Cult of Youth

Cult of Youth

Cult of Youth

The Atlantic Nightspot, Gainesville, FL • November 6, 2012

Seemed like a damn good idea, get out of town on the evening of what looked at the time to be a contentious election night and wallow in some good ol’ neo-folk prophesying. And from moment one, Cult of Youth holds up their end of the devil’s bargain. Stepping onstage looking like four entirely different bands — guitarist/industrial act, bassist/deathrock/punk, drummer/metal, frontman/Sol Invictus — the members take their places. Frontman Sean Ragon disdainfully plucks at his guitar once, and in a doomy baritone belied by his slight stature, mutters something along the lines of, “Whoever you voted for, you’ve elected a lizard,” and as the band snaps in the first song, he arcs his head up and lets loose a shower of spit. And with that, it’s on…..

Matthew Moyer

I’ve seen Death in June before. They weren’t refined or sensitive in terms of their live performance tactics at all; it was a sweaty, organic spectacle, and Cult of Youth has learned that lesson very well, reveling in the theatrics and cues of a punk or hardcore show (or even, dare I say, and please don’t take this as an insult, some of the conviction and kinetics of a Bruce Springsteen or a Joe Strummer, at the very least in the steel cable tenseness of the various players’ necks). It was a constant wonder to see Ragon open his mouth, and out of a weedy frame emit a low, deep, imperious rumble from which no quarter would/could be given. The guitarist lurked in the shadows, stabbing at a small synth, and kept himself resolutely in his own space. The bassist’s crust goth look was totally 100% impressive, and he backed it up by playing his bass slung Peter-Hook style low, with nonetheless a steady thrum OF DOOM.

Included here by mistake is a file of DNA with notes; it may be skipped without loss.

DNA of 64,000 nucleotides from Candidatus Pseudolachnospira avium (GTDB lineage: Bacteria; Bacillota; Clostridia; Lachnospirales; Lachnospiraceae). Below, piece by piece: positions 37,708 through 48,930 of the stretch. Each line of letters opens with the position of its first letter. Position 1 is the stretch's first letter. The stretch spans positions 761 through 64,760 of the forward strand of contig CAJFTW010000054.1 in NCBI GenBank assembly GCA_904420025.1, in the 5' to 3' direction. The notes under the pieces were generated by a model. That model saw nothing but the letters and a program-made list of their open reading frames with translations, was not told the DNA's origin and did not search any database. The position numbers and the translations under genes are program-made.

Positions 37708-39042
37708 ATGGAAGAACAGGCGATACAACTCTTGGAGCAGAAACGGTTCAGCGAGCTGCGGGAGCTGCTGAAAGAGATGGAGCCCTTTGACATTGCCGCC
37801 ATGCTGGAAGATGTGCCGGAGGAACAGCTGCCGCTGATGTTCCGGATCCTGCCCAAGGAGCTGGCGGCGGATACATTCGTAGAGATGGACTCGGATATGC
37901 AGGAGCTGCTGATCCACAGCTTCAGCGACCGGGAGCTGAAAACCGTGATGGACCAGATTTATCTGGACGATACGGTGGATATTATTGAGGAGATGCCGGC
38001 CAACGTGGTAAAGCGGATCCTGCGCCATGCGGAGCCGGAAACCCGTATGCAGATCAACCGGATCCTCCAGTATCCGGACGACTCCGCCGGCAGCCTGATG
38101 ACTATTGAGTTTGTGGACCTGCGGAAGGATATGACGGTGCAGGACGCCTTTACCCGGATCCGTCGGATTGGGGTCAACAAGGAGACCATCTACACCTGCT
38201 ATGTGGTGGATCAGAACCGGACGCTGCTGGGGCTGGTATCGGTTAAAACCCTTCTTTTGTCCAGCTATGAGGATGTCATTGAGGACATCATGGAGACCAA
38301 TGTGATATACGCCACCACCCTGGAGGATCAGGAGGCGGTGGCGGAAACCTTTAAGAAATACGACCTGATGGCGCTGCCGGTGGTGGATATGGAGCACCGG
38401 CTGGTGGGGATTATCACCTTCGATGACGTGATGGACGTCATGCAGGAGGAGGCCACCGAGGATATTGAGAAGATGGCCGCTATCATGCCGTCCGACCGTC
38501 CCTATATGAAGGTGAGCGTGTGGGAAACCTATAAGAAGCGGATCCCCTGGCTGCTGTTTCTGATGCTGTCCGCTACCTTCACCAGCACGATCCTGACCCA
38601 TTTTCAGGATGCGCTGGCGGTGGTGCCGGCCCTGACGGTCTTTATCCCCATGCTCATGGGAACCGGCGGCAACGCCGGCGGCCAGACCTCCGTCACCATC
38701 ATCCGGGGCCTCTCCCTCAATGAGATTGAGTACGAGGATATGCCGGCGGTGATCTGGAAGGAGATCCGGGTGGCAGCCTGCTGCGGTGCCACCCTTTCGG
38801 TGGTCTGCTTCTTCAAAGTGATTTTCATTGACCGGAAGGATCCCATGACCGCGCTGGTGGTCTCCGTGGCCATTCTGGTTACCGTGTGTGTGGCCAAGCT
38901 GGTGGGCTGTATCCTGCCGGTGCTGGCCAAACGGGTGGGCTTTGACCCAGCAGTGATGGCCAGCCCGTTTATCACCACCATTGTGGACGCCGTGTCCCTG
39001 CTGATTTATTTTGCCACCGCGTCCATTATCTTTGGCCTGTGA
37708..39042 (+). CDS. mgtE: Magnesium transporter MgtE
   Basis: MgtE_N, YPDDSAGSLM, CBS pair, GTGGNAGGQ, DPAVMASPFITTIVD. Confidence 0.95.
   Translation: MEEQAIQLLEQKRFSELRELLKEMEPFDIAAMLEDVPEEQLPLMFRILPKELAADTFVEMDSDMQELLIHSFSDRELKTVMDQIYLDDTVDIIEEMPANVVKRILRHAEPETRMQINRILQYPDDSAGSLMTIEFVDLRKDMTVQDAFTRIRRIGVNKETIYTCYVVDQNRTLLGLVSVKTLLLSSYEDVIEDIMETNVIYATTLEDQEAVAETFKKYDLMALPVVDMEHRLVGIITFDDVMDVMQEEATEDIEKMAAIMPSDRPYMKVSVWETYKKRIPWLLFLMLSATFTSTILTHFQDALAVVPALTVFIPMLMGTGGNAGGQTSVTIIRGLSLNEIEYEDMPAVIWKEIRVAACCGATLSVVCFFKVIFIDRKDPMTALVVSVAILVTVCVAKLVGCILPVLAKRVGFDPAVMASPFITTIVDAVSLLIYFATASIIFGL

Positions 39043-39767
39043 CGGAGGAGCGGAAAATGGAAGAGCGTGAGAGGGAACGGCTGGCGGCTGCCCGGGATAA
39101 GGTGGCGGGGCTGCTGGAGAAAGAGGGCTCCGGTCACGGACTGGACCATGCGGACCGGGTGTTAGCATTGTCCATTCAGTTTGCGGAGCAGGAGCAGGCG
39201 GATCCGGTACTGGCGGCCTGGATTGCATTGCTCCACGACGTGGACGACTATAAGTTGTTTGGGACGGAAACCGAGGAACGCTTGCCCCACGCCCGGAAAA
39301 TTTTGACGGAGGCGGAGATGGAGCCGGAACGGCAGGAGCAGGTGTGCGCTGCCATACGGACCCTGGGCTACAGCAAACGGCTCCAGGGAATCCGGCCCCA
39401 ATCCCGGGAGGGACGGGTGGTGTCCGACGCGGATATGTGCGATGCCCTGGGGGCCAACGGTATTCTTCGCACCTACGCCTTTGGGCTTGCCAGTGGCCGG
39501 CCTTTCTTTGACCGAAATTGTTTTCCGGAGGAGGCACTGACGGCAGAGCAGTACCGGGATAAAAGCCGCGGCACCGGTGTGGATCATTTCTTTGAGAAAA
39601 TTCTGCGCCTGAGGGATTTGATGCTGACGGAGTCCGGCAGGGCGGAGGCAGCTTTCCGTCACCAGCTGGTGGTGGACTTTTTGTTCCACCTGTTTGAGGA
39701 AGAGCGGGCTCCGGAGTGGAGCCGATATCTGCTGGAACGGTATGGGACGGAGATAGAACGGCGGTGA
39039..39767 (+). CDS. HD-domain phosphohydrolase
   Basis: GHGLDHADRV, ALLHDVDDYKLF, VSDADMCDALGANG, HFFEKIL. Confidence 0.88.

Matthew Moyer

The question at the beginning of the night was: Is Cult of Youth going to be able to pull of the richly hued and near-psychedelic textures of their Love Will Prevail album, given their new, trimmed-down lineup? I mean sure, they’ll be able to render the marital strumming and soothsaying of early albums all day fucking long. But there’s so much new and exotic tone and texture, AND can they do it while keeping the essential BLEAKNESS at the core of their formula? Yes. Whew! Not one inch of authoritarian power was sacrificed, and yet, there were so many lump-in-throat moments. And when Ragon pulled out a fucking trumpet to contort himself like Louis Armstrong meets Iggy Pop… Damn man, sight to behold.

Matthew Moyer

Even more satisfyingly, they ended their too-short set with an extended noise freakout that saw the guitarist ram himself into his amp and Ragon submerged in various cords and pedals. A final ragged catharsis. Four more years!

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